If the next Mayor is going to oversee a dramatic increase in the rate of housebuilding in London, they will need more than effective solutions. They will need to design an approach and strategy that brings together a coalition powerful enough to overcoming the obstacles that have so far prevented these much needed homes from being built.
That was how I ended a blog post last week on how a Labour Mayor of London could rapidly increase the rate at which new houses are built in London.
One of the ways of considering who should be in such a coalition, and how to get them on board, is to undertake a basic power analysis. To do so, we should first ask “who could most help or hinder a Mayor of London to build new homes?”
The first organisation that springs immediately to mind is central government. On the one hand, the government gives money and powers to the Mayor, on the other hand, the government could ultimately disband the Mayor and the Greater London Authority.
This is exactly what happened when a previous Conservative Government passed the Local Government Act in 1985, disbanding the Greater London Council (GLC). Norman Tebbit famously called the GLC “Labour-dominated, high-spending and at odds with the government’s view of the world”.
We should ask ourselves the following questions about central government
- What is that power?
- What are their goals, demands, or vision?
- Potential target? Who does this person listen to? Who has influence over them?
What is their power?
The government can decide on how much money the Mayor is given to build homes. They can also decide on the powers the Mayor has, for example, over planning or raising taxes.
What are their goals, demands or vision?
One of the principle aims of the government is to reduce the deficit. A secondary, but important goal, is to increase the number and percentage of people who own their own home. Part of their vision is to build a so-called ‘Northern Powerhouse’ which includes giving more powers to the the combined Manchester Authorities.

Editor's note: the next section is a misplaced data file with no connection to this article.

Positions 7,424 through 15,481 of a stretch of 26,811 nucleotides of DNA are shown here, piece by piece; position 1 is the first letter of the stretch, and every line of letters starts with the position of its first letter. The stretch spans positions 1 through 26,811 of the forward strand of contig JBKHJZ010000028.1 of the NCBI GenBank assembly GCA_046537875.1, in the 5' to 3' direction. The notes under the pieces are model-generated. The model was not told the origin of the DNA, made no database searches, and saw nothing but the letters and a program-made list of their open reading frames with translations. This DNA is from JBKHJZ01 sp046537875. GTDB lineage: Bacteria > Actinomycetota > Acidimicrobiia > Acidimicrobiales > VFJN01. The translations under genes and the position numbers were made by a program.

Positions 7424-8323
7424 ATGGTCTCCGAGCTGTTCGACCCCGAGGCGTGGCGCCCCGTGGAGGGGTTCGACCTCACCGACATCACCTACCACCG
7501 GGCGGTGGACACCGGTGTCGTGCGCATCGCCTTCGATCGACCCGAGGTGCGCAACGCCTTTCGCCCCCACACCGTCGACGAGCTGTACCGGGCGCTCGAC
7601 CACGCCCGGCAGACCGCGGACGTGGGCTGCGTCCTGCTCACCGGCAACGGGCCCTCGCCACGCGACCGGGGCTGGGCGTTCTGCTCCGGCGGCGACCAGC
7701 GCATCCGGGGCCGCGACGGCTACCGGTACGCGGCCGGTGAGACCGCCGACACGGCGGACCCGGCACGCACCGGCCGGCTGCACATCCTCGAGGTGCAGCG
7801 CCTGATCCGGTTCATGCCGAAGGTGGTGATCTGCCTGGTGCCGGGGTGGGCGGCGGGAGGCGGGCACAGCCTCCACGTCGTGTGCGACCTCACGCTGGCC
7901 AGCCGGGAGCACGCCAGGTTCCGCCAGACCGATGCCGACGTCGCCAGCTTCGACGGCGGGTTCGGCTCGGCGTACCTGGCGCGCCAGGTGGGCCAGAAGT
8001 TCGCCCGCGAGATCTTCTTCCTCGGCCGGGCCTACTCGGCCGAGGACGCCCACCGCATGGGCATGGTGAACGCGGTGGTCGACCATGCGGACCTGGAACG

George Osborne is the Chancellor of the Exchequer. As such he is supremely influential when it comes to deciding how much money the Mayor of London will be given to build new houses. He is widely credited as the main proponent of the ‘Northern Powerhouse’. In his recent budget speech he said he is “unwavering “in his “support for home ownership”.
We now need to assess to the government’s attitude towards the agenda, shared by all Labour candidates for Mayor, of increasing the amount the number of homes being built in London. Where would we rate George Osborne on a scale from die hard support to die hard against? I would say he is somewhere in the middle.
Although he supports the idea of increasing home-ownership, he does not support the idea of affordable housing let at social rents financed by government grant. He also does not support the idea of a Labour Mayor forcing developers to build more affordable housing and probably does not support the idea of a Labour Mayor forcing Tory controlled Local Authorities to build, for example by using targets or sanctions.
What does this mean for developing a housing strategy that might actually have a realistic chance of being supported and not opposed or even vetoed by central government?
The idea that the Mayor will receive any additional money to grant finance social housing is for the birds. Similarly, the idea that the Mayor will be given powers to raise taxes or borrow more to grant finance social housing seems highly unlikely.
In fact, I would go further and suggest that a Labour Mayor who vigorously lobbied for more grant or more powers to borrow or raise taxes, would risk going the way of Ken Livingstone in the 1980s and being disbanded.
However, a strategy that was built around using part of the increased power of a devolved health budget to support the development of innovative home ownership products such as Genie might have a chance of success.
There are of course a number of other players at work in the world of London house building, including land owners, housing developers, residents who might oppose development, housing associations, town planners, local councillors, to name a few.
A proper housing strategy would analyse each of these groups in turn, in the way I have done here and assess the extent that these groups can either be overcome or brought into alliance.
A Labour Mayor of London who wants to oversee a dramatic increase in the rate of house building needs to ensure that they are supported by and not blocked by the government. Appeal to the Chancellor’s support for home ownership and devolution, rather than calling for more tax raising powers or imposing more conditions on house builders, seems like the strategy with the best chance of success.